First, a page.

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Rep. Edward “Ed” Royce’s 2017 Report Card

Representative from California's 39th District
Republican
Served Jan 3, 2013 – Jan 3, 2019


These year-end statistics cover Royce’s record during the 2017 legislative year (Jan 3, 2017-Dec 31, 2017) and compare him to other representatives serving at the end of that period. Last updated on Jan 6, 2018.

A higher or lower number below doesn’t necessarily make this legislator any better or worse, or more or less effective, than other Members of Congress. We present these statistics for you to understand the quantitative aspects of Royce’s legislative career and make your own judgements based on what activities you think are important.

Keep in mind that there are many important aspects of being a legislator besides what can be measured, such as constituent services and performing oversight of the executive branch, which aren’t reflected here.

 

Got influential cosponsors the most often compared to California Delegation

10 of Royce’s bills and resolutions in 2017 had a cosponsor who was a chair or ranking member of a committee that the bill was referred to. Getting support from committee leaders on relevant committees is a crucial step in moving legislation forward.

Those bills were: H.Res. 11: Objecting to United Nations Security ...; H.Res. 354: Condemning the violence against peaceful ...; H.R. 600: Digital GAP Act; H.R. 1456: Shark Fin Sales Elimination Act ...; H.R. 1644: Korean Interdiction and Modernization of ...; H.R. 1698: Iran Ballistic Missiles and International ...; H.R. 3329: Hizballah International Financing Prevention Amendments ...; H.R. 3364: Countering America’s Adversaries Through Sanctions ...; H.R. 3445: AGOA and MCA Modernization Act; H.R. 3776: Cyber Diplomacy Act of 2017

Compare to all California Delegation (98th percentile); Serving 10+ Years (97th percentile); House Republicans (98th percentile); All Representatives (98th percentile).


 

Wrote the most laws compared to California Delegation (tied with 1 other)

Royce introduced 2 bills that became law, including via incorporation into other measures, in 2017. Keep in mind that it takes a law to repeal a law. Very few bills ever become law. View Enacted Bills »

Those bills were: H.R. 1644: Korean Interdiction and Modernization of ...; H.R. 3364: Countering America’s Adversaries Through Sanctions ...

Compare to all California Delegation (96th percentile); Serving 10+ Years (94th percentile); House Republicans (94th percentile); All Representatives (97th percentile).

The legislator must be the primary sponsor of the bill or joint resolution that was enacted or the primary sponsor of a bill or joint resolution for which at least about one third of its text was incorporated into another bill or joint resolution that was enacted as law, as determined by an automated analysis. While a legislator may lay claim to authoring other bills that became law, these cases are difficult for us to track quantitatively. We also exclude bills where the sponsor’s original intent is not in the final bill.


 

Got the 3rd most cosponsors on their bills compared to All Representatives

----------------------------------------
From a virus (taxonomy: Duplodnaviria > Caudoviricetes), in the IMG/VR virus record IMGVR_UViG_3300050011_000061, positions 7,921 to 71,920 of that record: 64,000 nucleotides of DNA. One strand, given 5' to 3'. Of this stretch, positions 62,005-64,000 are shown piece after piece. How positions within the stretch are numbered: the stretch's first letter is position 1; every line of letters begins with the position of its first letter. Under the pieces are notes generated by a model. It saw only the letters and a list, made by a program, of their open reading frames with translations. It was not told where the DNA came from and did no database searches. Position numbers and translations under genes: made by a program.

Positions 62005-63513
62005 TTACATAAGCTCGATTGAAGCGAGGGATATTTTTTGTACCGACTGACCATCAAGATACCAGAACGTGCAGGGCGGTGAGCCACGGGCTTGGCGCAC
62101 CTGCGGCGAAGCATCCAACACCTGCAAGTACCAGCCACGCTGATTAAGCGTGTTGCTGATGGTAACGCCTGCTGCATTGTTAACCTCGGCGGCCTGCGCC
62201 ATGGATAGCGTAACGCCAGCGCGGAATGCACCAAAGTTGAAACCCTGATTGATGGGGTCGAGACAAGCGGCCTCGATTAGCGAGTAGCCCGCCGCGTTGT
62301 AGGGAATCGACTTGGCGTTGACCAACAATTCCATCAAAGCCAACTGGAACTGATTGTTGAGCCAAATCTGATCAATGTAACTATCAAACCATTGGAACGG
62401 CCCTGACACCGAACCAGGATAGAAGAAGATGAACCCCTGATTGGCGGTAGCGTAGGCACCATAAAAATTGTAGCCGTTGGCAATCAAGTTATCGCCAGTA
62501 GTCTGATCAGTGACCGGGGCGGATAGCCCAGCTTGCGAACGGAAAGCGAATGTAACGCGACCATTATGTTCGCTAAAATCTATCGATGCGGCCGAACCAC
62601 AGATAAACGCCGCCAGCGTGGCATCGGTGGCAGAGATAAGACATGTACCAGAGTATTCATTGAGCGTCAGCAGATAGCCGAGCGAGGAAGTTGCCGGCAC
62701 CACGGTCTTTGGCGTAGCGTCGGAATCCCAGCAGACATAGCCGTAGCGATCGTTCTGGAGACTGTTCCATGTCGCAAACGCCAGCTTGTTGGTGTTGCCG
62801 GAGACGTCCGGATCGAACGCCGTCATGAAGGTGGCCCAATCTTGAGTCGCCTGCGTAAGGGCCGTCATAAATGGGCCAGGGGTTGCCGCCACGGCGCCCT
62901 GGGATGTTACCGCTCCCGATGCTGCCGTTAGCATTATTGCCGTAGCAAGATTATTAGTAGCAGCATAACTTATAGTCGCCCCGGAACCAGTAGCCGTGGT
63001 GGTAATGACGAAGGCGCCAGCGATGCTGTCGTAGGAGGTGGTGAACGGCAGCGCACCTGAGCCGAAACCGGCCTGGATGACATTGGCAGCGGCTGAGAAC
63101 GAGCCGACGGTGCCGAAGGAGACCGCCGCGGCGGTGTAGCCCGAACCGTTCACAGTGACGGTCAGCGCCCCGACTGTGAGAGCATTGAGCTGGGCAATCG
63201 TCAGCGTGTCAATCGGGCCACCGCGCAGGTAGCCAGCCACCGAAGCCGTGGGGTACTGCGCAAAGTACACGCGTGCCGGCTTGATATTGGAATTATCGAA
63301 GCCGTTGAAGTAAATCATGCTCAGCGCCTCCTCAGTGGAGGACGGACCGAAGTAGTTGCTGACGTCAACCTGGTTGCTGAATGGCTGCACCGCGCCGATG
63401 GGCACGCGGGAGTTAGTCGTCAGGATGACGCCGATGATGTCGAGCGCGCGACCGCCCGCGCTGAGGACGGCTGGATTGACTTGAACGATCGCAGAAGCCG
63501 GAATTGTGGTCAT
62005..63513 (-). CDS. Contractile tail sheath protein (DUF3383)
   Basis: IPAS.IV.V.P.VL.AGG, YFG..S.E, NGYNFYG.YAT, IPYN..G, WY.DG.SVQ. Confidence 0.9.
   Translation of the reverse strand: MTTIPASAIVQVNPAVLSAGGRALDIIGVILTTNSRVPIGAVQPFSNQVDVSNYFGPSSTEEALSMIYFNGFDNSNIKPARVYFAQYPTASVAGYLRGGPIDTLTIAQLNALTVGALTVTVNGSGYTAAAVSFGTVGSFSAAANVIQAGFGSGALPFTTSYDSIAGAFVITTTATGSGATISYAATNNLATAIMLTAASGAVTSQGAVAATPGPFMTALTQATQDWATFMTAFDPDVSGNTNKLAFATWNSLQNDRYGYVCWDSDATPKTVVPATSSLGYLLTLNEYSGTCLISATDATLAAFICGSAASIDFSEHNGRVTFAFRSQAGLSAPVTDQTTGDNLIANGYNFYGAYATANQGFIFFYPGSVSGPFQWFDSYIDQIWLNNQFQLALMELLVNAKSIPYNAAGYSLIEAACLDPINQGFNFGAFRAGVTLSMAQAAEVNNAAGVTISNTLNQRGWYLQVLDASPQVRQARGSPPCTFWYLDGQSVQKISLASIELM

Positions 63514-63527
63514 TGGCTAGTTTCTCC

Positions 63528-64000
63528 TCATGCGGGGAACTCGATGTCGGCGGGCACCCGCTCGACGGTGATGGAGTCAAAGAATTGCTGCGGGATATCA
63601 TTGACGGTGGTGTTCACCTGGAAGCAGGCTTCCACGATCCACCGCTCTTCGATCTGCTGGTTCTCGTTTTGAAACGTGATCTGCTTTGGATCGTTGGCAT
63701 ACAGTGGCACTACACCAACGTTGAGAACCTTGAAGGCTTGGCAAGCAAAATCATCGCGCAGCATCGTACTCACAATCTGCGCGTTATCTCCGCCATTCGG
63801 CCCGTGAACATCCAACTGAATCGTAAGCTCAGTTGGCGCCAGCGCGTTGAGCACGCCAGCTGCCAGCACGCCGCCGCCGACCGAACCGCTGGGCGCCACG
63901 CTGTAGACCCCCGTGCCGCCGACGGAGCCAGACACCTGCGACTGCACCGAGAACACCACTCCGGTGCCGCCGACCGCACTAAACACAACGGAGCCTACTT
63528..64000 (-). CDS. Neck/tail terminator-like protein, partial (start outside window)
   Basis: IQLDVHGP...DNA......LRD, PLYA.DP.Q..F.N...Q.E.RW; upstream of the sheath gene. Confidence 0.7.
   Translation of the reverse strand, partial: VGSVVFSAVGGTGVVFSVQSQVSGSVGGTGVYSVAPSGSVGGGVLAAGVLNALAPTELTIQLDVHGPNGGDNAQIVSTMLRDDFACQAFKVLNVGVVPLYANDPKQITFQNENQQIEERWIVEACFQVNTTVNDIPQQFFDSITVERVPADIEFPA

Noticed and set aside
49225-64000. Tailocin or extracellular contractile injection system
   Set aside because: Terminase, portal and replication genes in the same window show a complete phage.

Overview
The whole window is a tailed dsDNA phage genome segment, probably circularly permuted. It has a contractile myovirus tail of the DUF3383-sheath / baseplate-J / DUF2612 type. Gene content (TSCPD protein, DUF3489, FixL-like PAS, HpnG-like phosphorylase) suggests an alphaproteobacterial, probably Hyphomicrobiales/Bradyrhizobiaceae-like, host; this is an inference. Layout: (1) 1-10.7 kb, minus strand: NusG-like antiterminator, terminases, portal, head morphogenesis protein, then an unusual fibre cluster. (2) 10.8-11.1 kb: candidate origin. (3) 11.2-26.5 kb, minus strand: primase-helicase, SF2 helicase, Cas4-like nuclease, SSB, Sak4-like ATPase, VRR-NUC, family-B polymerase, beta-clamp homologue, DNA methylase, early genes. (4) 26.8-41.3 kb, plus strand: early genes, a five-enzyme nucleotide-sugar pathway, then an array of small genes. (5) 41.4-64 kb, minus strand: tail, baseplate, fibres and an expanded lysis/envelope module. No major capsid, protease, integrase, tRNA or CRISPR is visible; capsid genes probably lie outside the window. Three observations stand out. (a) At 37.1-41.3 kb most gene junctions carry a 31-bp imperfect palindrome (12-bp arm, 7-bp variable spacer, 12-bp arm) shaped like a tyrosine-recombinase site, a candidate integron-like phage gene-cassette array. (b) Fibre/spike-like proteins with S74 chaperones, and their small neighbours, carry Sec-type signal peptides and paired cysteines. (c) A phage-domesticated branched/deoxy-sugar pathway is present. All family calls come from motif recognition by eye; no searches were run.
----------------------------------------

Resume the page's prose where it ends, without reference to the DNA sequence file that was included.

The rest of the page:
Royce’s bills and resolutions had 1,082 cosponsors in 2017. Securing cosponsors is an important part of getting support for a bill, although having more cosponsors does not always mean a bill will get a vote. View Bills »

Compare to all California Delegation (98th percentile); Serving 10+ Years (99th percentile); House Republicans (99th percentile); All Representatives (99th percentile).


 

Ranked the 3rd top leader compared to All Representatives

Our unique leadership analysis looks at who is cosponsoring whose bills. A higher score shows a greater ability to get cosponsors on bills.

For more, see our methodology. Note that because on this page only legislative activity in 2017 is considered, the leadership score here may differ from Royce’s score elsewhere on GovTrack.

Compare to all California Delegation (98th percentile); Serving 10+ Years (99th percentile); House Republicans (99th percentile); All Representatives (99th percentile).


 

Got bipartisan cosponsors on the 3rd most bills compared to All Representatives (tied with 2 others)

In this era of partisanship, it is important to see Members of Congress working across the aisle. 18 of Royce’s 21 bills and resolutions had both a Democratic cosponsor and a Republican cosponsor in 2017.

Compare to all California Delegation (98th percentile); Serving 10+ Years (99th percentile); House Republicans (98th percentile); All Representatives (99th percentile).


 

Got their bills out of committee the 5th most often compared to All Representatives (tied with 3 others)

Most bills and resolutions languish in committee without any action. Royce introduced 13 bills in 2017 that got past committee and to the floor for consideration.

Those bills were: H.Res. 11: Objecting to United Nations Security ...; H.Res. 354: Condemning the violence against peaceful ...; H.R. 600: Digital GAP Act; H.R. 1558: Repeatedly Flooded Communities Preparation Act; H.R. 1625: Targeted Rewards for the Global ...; H.R. 1644: Korean Interdiction and Modernization of ...; H.R. 1698: Iran Ballistic Missiles and International ...; H.R. 2219: End Banking for Human Traffickers ...; H.R. 3329: Hizballah International Financing Prevention Amendments ...; H.R. 3364: Countering America’s Adversaries Through Sanctions ...; H.R. 3445: AGOA and MCA Modernization Act; H.R. 3776: Cyber Diplomacy Act of 2017; H.R. 4546: National Securities Exchange Regulatory Parity ...

Compare to all California Delegation (98th percentile); Serving 10+ Years (97th percentile); House Republicans (97th percentile); All Representatives (98th percentile).


 

Cosponsored the 13th fewest bills compared to California Delegation (tied with 1 other)